The water was bliss – it is kept pretty warm, about 38 degrees centigrade, I think, to match your blood temperature, but the exact temperature is not that important until delivery time arrives. It was wonderful, just floating on my back, although the sight of a whale in your kitchen must be pretty unnerving! The thing is, the water makes you weightless, and the warmth also relaxes you so that you don’t tense up. It’s so relaxing that they don’t let you get into the water until labour is well established (4cm dilation?), in case it slows things down.

Everything was exactly as we wanted it, as I lay warm and weightless in the pool, listening to 6 classical CDs playing my favourite music, casually drifting off. I was so relaxed, I kept forgetting to count the contractions, but my midwife said not to bother: she could see clearly from the movement of my tummy and didn’t need my inaccurate observations!

My husband knew he would get a smack in the face if he did any of that massage and “you can do it, darling” stuff (it’s just not me), so he spent the time keeping the pool temperature right (buckets of water in and out every now and then), making tea and showing photographs of our renovation project to the midwife. It wasn’t your typical picture of imminent childbirth, that’s for sure.

Every hour and a half or so, they made me get up and walk around a bit, to make sure my labour didn’t slow down. I didn’t really enjoy being out of the pool, and could easily imagine how painful a whole labour of contractions like that would be. Each time, I couldn’t wait to get back in the water.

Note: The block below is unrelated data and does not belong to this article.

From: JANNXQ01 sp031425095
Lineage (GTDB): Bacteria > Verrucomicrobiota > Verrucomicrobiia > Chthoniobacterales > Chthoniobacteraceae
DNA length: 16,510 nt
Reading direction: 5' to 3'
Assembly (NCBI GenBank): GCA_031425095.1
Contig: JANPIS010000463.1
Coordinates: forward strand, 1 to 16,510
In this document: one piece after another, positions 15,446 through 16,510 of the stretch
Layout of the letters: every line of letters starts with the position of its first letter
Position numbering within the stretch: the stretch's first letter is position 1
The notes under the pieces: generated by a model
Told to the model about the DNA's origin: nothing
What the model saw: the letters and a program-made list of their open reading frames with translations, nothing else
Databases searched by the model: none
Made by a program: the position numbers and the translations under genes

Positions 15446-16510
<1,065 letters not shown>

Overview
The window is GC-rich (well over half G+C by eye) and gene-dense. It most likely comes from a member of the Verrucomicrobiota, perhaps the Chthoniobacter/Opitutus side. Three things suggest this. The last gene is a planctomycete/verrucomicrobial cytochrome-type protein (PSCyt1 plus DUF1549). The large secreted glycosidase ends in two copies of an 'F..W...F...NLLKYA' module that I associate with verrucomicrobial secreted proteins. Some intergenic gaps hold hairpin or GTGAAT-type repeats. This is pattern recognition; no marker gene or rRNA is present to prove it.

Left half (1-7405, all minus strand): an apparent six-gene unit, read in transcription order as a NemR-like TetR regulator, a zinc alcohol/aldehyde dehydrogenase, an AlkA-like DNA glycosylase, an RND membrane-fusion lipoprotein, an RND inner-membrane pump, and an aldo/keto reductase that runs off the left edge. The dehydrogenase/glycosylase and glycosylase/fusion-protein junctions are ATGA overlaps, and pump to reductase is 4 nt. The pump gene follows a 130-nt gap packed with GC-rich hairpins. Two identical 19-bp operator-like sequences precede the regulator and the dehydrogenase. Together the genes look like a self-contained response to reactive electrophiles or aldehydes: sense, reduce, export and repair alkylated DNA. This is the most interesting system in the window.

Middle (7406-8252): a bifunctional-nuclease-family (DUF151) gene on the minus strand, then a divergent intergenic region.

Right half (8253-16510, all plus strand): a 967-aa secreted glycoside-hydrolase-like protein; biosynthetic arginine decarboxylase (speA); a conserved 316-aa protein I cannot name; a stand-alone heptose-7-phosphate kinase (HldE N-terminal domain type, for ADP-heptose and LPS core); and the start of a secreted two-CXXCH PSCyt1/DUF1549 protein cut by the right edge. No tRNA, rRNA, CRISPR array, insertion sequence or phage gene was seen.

Around 5pm, my waters broke, and it got a lot more painful after that. In fact, I chose to use the gas and air the midwife had brought along. I really made good use of that canister – every woman who has used gas and air knows how possessive you get about your entonox. When I had to get out to go to the loo, that canister came with me! By leaving it till quite late, my midwife said I used it much better than some mums who use it too soon, and feel nauseous because they are not using it properly.

When I got to 10cm, we were ready to roll, and it was just before 7pm. I had been moving positions occasionally (so easy in water!), and now I moved into a squatting position alongside the edge of the pool. For the delivery, the water has to be kept at blood temperature. My baby entered the birth canal so fast, the midwife was still putting her gloves on as it happened! We aimed to deliver in water, but the midwife said she would tell me to stand up if anything appeared to be wrong, and I was to do so immediately.

Morag Gaherty